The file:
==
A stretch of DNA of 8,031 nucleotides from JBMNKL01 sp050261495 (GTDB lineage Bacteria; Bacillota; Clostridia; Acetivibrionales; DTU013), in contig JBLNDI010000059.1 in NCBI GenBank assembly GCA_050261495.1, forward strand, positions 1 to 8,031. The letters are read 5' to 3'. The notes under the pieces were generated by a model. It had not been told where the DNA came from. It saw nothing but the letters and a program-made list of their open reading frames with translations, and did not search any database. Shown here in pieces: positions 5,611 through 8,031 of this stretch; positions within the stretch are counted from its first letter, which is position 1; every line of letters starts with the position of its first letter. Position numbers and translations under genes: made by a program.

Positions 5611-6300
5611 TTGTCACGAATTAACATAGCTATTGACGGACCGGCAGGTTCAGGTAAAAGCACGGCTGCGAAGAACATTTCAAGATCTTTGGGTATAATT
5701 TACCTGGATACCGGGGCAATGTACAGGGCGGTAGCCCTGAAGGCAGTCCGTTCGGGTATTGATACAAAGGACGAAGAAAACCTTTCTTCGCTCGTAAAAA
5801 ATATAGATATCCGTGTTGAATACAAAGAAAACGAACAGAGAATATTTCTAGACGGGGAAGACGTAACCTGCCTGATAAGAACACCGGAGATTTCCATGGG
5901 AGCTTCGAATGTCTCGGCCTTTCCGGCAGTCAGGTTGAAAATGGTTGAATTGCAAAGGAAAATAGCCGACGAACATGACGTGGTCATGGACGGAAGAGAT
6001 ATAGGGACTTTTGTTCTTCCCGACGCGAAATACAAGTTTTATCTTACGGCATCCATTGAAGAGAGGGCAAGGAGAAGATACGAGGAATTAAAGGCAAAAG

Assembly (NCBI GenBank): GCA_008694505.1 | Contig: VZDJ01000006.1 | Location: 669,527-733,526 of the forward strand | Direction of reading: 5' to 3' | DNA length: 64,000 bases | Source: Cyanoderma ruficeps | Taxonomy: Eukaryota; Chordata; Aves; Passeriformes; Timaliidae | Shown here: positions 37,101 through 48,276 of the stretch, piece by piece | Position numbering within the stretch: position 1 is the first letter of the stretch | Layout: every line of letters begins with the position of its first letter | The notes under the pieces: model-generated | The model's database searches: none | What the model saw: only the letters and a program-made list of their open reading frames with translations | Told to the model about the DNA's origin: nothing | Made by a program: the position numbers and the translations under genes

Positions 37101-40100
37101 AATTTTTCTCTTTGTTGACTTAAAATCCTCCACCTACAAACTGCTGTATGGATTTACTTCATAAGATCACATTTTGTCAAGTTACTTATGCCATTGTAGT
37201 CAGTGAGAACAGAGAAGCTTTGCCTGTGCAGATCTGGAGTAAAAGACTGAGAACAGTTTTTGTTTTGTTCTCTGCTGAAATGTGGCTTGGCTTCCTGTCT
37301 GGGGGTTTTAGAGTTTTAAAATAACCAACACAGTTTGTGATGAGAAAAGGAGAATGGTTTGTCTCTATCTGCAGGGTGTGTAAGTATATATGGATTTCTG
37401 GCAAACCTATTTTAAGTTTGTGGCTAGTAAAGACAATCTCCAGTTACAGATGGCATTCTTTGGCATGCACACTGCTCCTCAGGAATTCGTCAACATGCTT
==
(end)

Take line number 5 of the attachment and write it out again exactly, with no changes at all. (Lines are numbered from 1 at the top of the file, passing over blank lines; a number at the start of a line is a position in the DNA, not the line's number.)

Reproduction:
5801 ATATAGATATCCGTGTTGAATACAAAGAAAACGAACAGAGAATATTTCTAGACGGGGAAGACGTAACCTGCCTGATAAGAACACCGGAGATTTCCATGGG